Conversing with a carpet connoisseur
We live in a world of sameness. We read the same menus in the same restaurants, drink the same coffee in the same cafes, eat the same food from the same supermarkets. We buy the same clothes from the same shops, the same furniture from the same stores, the same electrical goods from the same retailers. We drive the same cars, visit the same places and do the same things.
Although all this sameness can sometimes feel a bit tedious, the alternative, it must be said, is highly impractical. For example, a business plan that proposed designing and making something from scratch, with the aim of selling just one for purposes of individuality, would be somewhat flawed in that the venture wouldn’t generate a great deal of money. Indeed, the business would quite likely make a considerable loss. And if every business did that, you might as well say goodbye to capitalism and prepare for the social apocalypse that would follow.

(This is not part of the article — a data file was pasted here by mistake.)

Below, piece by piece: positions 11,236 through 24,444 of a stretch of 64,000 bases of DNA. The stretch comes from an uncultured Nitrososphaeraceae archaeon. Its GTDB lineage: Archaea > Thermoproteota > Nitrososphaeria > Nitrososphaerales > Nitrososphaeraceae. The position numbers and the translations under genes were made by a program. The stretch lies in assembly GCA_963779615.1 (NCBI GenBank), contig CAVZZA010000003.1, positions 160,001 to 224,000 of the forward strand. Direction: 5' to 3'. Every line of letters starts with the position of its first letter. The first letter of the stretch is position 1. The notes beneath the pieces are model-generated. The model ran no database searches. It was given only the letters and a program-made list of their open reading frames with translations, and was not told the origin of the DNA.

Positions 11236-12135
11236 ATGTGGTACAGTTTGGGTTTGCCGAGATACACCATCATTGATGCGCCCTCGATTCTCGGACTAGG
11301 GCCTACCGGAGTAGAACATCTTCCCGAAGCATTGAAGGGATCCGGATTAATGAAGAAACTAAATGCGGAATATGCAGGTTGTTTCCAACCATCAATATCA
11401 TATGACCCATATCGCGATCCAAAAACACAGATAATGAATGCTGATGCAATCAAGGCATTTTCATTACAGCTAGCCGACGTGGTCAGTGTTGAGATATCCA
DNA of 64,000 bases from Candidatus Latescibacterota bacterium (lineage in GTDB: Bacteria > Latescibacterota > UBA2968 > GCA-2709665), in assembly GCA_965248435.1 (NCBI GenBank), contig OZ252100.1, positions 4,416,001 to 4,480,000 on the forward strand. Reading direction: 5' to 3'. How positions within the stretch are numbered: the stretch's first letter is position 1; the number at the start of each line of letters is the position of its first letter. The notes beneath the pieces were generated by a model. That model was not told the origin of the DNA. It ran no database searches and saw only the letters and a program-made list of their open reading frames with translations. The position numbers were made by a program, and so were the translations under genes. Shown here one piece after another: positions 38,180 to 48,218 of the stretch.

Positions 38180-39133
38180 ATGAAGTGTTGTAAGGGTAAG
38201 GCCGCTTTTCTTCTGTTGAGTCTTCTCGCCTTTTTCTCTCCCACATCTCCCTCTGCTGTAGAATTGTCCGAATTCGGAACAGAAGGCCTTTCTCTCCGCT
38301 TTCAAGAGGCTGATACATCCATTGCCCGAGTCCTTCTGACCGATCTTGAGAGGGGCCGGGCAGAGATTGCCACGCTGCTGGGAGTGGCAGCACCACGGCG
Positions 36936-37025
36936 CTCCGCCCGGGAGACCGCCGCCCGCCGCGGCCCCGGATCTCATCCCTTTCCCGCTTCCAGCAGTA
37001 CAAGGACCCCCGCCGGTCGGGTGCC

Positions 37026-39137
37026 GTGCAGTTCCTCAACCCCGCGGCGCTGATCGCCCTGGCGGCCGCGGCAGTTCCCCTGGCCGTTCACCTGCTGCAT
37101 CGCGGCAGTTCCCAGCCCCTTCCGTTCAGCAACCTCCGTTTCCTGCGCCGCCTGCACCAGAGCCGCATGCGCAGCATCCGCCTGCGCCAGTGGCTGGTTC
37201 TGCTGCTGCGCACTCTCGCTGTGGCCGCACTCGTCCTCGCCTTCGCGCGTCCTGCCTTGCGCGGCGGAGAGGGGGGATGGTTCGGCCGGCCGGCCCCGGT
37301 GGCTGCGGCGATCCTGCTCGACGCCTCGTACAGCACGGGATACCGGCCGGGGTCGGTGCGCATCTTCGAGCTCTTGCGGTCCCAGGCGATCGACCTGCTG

No, sameness is the lesser of the two evils, for that much we can be sure. The flip side of this situation is that many of us find uniqueness, in those rare instances it presents itself, utterly bewitching, not to mention highly desirable. Everybody wants something that nobody else has.
If you happen to find yourself shopping in Istanbul, the cultural heart of Turkey, that something will most likely take the form of a carpet or kilim, those exotic items for which the country is so famous.
I must confess, before my visit to Istanbul, I had never before heard the word ‘kilim’. I was, however, lucky enough to spend some time with an enlightening lady called Engin Demirkol in her textile shop, Hazal Kilim, which she runs with her husband and their daughter.
“Carpets and kilims are like women and men – just some small technical differences,” Engin said, smiling patiently as I scribbled in my notebook. “Carpets are piled, kilims are flat-woven.”
I feigned recognition at the differentiation, only later discovering that it means this: carpets, with their stitched on tufts, can only be used on one side, whereas kilims do not have additional tufts, meaning they can be used on both sides as they will look and feel the same whichever way up they are placed.